“In doing that, you need to be prepared to say ‘no’ to the client when you feel that their vision is not in the best interest of the site or landscape; because, ultimately, it’s not in their interest, either. In that case, what we do is show the client that they can have all the amenity they want, while still maintaining the integrity of the natural surroundings.”
“When you break it down,” says Giesen, “the architectural process is a cooperative endeavour. You’re working within a team of people to produce something real, something tangible. When a piece of architecture is right it can be very exciting – that’s what drives us: creating form for the landscape.”
“It doesn’t matter if the client has a budget of $2 million or $500,000; the only difference should be in the level of finish. Anyone can achieve an exquisite result with the most expensive fixtures and fittings but it’s a mistake to see that as architecture – that’s materiality,” says Bonnifait.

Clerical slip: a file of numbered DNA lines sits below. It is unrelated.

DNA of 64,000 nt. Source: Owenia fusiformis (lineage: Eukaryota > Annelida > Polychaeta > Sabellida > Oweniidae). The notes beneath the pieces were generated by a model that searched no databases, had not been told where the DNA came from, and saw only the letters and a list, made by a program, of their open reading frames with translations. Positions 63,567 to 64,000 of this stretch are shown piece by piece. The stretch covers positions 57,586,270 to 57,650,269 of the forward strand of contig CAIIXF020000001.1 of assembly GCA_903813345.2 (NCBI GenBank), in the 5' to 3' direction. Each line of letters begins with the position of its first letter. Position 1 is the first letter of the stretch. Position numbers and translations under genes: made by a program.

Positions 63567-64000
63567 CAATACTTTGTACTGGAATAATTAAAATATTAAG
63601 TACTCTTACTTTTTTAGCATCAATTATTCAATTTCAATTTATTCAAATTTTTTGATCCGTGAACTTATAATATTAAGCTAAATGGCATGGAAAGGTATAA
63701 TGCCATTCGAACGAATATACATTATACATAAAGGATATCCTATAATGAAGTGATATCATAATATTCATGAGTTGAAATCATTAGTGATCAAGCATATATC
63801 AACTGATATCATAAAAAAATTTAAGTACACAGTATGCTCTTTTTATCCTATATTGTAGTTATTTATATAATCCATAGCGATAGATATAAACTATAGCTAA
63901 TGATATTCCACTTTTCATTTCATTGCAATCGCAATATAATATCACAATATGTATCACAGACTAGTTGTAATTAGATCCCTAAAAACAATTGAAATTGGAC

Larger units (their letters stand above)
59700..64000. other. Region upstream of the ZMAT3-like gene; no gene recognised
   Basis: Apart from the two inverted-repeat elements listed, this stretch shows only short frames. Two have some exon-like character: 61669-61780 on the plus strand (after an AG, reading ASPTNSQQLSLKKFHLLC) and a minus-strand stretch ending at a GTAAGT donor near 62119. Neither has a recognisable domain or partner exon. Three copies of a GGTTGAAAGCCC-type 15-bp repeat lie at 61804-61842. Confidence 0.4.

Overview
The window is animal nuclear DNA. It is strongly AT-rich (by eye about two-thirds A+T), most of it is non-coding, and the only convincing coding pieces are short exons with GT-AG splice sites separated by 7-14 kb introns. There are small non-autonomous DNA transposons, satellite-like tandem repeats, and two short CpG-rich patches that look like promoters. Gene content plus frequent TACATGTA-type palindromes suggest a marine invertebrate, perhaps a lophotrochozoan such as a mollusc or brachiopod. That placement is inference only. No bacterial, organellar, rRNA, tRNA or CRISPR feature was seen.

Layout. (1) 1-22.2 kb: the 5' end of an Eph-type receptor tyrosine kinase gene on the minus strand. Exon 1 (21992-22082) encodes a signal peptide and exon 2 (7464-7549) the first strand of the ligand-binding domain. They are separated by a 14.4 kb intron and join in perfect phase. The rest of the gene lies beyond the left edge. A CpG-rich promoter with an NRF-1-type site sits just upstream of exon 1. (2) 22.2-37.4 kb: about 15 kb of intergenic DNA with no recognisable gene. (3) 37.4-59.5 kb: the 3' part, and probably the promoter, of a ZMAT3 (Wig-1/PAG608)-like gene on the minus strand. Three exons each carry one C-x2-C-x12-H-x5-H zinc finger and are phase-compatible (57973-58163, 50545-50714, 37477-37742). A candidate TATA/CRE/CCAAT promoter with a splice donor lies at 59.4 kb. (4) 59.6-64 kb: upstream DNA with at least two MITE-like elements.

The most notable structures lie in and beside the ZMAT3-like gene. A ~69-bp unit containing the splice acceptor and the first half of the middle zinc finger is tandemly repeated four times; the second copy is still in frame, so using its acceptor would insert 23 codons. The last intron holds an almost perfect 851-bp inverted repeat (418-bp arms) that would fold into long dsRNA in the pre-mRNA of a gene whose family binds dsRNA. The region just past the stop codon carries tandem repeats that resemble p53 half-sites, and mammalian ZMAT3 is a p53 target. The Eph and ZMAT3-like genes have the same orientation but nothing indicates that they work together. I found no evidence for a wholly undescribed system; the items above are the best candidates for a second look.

“I think, now, architecture is seen as being much more democratic and no longer just the realm of the super wealthy. Certainly, what our clients tend to have in common, regardless of budget, is a sensitivity to their surroundings; they draw a certain level of comfort from that link between the built and natural environments and it’s that from which we draw inspiration.”
Bonnifait points to a particular project, the McKenzie House in Havelock North, as an example of that link between the built and natural environments. Set within an apple orchard on a larger farmstead, the 80m² dwelling uses the 2.4-metre height of the surrounding foliage as its guide, with just the roof protruding above the treeline.